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rejudices about dirty nomads make it hard for a prospective patient to even get in the

door unless one has connections. For these reasons rural Tibetans are reluctant to go near
a hospital unless absolutely necessary.


Because of these constraints, the few small scale NGO initiatives to reduce MMR have not
only trained community health workers as skilled birth attendants, but have also operated
a clinic functioning not as an exchange value for-profit, but as a use-value service that took
care to avoid excessive reliance on biomedicines of doubtful relevance. These experiments
have demonstrated that doctors also need incentivisation to refrain from over-prescribing.
While the results of this pilot project are impressive, this model is hard to replicate or
upscale, unless it is adopted officially, as it requires of staff a high level of dedication, and
considerable external support. Fortunately, official adoption of this incentivised model may
come soon.
This trial, over nine operational years in the remote Surmang area, did demonstrate many
of the less evident reasons why MMR in Tibet remains so stubbornly high. Even if clinics
and hospitals were closer to where Tibetans live, other obstacles remain, and are hard to
overcome in the current neoliberal model with Chinese characteristics. This is clear in the
assessment of the experimental Surmang clinic by researchers from the Institute of
Population Studies at prestigious Peking University. The Surmang model paid medical staff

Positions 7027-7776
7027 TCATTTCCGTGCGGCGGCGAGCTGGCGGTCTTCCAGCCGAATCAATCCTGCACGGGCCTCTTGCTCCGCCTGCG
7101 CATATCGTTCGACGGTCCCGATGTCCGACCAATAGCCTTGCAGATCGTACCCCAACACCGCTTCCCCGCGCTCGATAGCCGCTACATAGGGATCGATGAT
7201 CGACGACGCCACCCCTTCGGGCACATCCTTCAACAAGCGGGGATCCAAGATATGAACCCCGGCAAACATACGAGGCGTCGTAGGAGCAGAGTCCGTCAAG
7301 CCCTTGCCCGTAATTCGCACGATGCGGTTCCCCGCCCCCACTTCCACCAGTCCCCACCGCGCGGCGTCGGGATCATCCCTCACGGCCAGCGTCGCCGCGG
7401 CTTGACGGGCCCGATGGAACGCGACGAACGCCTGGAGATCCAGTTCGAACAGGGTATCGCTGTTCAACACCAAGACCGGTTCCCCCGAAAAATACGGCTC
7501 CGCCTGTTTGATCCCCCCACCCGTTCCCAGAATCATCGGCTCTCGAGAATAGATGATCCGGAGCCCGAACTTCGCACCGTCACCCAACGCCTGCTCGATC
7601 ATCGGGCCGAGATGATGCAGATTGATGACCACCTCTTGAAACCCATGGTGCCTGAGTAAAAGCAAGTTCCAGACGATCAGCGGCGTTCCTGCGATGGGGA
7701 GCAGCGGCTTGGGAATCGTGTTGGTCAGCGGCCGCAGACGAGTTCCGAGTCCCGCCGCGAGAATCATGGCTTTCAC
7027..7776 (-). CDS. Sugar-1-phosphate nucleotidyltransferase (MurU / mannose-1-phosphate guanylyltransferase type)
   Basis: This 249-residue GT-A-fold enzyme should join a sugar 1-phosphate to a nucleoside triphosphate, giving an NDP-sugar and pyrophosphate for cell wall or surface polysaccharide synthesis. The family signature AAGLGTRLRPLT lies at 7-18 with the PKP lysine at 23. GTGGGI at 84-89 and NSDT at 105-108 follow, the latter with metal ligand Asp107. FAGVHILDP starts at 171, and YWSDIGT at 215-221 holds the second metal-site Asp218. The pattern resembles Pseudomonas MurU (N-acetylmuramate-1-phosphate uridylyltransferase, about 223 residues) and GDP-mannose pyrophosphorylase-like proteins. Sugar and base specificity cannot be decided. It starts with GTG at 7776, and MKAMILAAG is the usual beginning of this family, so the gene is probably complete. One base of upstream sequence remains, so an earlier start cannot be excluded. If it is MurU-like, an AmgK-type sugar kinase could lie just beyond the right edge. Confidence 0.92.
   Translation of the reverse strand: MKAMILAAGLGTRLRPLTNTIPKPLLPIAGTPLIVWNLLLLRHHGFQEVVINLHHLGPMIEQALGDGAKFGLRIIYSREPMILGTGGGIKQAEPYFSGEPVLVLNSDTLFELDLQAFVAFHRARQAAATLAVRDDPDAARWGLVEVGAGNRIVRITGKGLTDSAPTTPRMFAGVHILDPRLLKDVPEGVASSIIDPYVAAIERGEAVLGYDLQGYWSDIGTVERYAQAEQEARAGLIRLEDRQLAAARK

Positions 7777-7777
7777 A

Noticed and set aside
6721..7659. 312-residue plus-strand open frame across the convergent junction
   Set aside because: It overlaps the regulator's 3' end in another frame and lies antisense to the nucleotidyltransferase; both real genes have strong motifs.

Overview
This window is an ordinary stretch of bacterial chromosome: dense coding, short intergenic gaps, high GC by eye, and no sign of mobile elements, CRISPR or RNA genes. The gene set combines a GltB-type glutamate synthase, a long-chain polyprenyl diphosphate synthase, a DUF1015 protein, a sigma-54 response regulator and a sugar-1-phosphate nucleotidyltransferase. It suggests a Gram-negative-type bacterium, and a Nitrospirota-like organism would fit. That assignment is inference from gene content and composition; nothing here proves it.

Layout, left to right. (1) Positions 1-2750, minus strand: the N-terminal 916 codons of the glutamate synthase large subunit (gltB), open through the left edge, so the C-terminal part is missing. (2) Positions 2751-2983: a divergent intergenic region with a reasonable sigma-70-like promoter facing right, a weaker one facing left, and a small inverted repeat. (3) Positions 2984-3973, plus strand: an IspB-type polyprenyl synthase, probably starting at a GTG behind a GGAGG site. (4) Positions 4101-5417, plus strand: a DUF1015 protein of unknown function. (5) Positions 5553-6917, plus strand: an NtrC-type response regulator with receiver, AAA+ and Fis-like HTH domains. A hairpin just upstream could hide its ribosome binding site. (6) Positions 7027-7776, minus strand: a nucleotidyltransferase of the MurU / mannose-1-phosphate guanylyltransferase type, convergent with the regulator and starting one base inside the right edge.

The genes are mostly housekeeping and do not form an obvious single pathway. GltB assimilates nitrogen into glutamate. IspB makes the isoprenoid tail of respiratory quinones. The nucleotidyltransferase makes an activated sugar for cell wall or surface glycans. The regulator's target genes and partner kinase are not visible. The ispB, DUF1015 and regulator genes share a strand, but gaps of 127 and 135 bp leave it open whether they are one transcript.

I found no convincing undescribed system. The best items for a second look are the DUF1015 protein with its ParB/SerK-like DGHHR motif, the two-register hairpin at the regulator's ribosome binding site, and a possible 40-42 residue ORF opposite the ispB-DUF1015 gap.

well enough to live without having to make money from prescribing and administering
expensive drugs. Health service provision was free, undistorted by the need to
overprescribe as a primary source of income.
The Peking University assessors report: A number of community health workers trained
by Surmang charity clinic have become a vital force in providing health services to the
local community. While providing free health care services, Surmang charity clinic
actively set up a practical operating model in line with the reality in the remote areas,
such as practical and feasible management model, methods for training health care staff,
and health education for local residents, which has achieved positive effect.
The survey discovered that therapeutic methods used by Surmang charity clinic are
largely different from those used in public, primary medical institutions, by Tibetan
doctors and village-doctors. Doctors in Surmang charity clinic generally resort to the
fewest medical measures. Around 40% of the visiting patients are given just health
education instead of drugs. The principle for drug use is: minimize the use of multi-drugs,
and avoid intravenous injection when possible. In public, primary medical institution,
after inquiry about the symptoms, doctors usually prescribe medication as treatment. In
using western drugs, over half are injections, of which 90% are intravenous injections.
Doctors sometimes sell drugs without any analysis.
In medical services, doctors are both the agents of patients and the ones to maximize
their own interests. The interests of patients may conflict with those interests of doctors. If

the providers are profitable, there will certainly be conflicts between the two groups. The
reason for doctors in Surmang charity clinic to achieve high efficiency and good effects in
this non-profit clinic lies in the stimulation to win good reputation. Doctors of the clinic